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Old 10-13-2006, 08:29 PM
burntcookie burntcookie is offline
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Join Date: Apr 2004
Location: Truro, NS, Canada
Posts: 15
Bussiness Plan

Hi there, I am wanting to get a mini excavator in the spring, and I was wondering if I could get some help with a business plan to take to the bank. I have spent countless hours searching for a plan suited for this "adventure" for a model. I have some general ideas on how to proceed, but I was hoping that someone might have one they would be willing to share so I might get a better idea. My first year goal is to get a mini, a 1 ton 4x4 and a snow plow and a trailer, 2-3 year - a skid steer and maybe an employee or two. Retirement in 5!! (joking). Any help would help out alot, and greatly appreciated(?). Thanks - Jason
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  #2  
Old 10-13-2006, 09:07 PM
topsites topsites is offline
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Location: Richmond Virginia
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There are several things I can tell you from my own research into the subject, as I recently also got excited about the future acquisition of a small loader / backhoe and possibly some other things.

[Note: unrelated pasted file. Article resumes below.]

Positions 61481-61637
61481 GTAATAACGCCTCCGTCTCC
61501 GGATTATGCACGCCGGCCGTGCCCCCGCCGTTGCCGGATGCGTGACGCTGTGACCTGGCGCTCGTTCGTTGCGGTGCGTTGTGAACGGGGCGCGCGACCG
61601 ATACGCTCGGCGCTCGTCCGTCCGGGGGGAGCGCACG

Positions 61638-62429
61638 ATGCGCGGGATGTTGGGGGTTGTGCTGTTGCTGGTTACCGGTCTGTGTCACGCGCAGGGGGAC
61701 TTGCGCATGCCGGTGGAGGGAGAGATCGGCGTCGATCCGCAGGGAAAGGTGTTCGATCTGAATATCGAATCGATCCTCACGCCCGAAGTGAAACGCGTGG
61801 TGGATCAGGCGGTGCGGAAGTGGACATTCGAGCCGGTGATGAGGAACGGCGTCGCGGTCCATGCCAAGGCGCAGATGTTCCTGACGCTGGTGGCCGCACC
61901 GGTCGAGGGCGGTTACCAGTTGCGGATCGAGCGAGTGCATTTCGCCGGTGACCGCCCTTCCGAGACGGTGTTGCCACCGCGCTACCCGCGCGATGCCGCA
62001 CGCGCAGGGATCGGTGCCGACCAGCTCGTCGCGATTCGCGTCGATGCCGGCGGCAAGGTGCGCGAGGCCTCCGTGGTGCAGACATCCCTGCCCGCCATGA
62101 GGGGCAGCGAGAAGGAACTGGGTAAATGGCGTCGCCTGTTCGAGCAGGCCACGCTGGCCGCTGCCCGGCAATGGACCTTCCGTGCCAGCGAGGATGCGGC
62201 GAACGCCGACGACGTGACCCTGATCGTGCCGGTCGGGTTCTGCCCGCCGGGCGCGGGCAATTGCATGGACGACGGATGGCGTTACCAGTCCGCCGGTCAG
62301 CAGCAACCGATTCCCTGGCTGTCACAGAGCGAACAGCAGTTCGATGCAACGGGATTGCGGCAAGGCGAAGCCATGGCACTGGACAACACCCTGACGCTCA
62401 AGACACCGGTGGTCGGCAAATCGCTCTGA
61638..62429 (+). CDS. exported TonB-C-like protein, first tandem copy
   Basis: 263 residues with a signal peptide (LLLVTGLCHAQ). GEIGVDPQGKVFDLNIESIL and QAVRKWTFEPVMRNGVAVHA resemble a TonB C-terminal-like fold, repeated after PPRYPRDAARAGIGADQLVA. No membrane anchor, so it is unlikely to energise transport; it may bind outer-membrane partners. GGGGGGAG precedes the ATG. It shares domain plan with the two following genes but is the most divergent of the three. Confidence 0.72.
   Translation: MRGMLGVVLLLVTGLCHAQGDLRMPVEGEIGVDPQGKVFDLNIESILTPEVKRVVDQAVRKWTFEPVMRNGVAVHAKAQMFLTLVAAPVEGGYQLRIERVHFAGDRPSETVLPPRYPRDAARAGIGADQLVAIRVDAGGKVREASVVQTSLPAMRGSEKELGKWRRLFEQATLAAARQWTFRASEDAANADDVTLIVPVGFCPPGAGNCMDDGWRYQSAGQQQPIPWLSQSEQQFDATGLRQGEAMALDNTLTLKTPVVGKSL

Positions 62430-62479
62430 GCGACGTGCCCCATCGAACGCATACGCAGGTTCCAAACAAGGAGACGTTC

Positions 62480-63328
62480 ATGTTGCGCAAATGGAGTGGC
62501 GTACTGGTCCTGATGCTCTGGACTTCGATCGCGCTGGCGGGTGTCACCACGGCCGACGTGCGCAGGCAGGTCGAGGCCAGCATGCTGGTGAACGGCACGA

Much like yourself, I may upgrade in the future but plan to start small, and am finding it would be best to get a decent but used piece of equipment until such time I have the customer base to justify the purchase of a larger or newer machine.

Fact is, I will still be grass cutting big time, the loader will be used mainly for the odd brush clearing job and also some excavating, possibly spreading topsoil.

The problem is weight vs. horsepower vs. lift capacity: The smaller the machine, the less it can do... And if it's powerful enough, now it weighs so much that it is incapable of doing a 'fine' job without tearing up the yard considerably. With more and more high class customers (not saying they are rich, just they want their yard looking nice), it is imperative to first do a good job and second do it with the least amount of rebuilding involved, as this reduces their cost while I can still make a decent profit.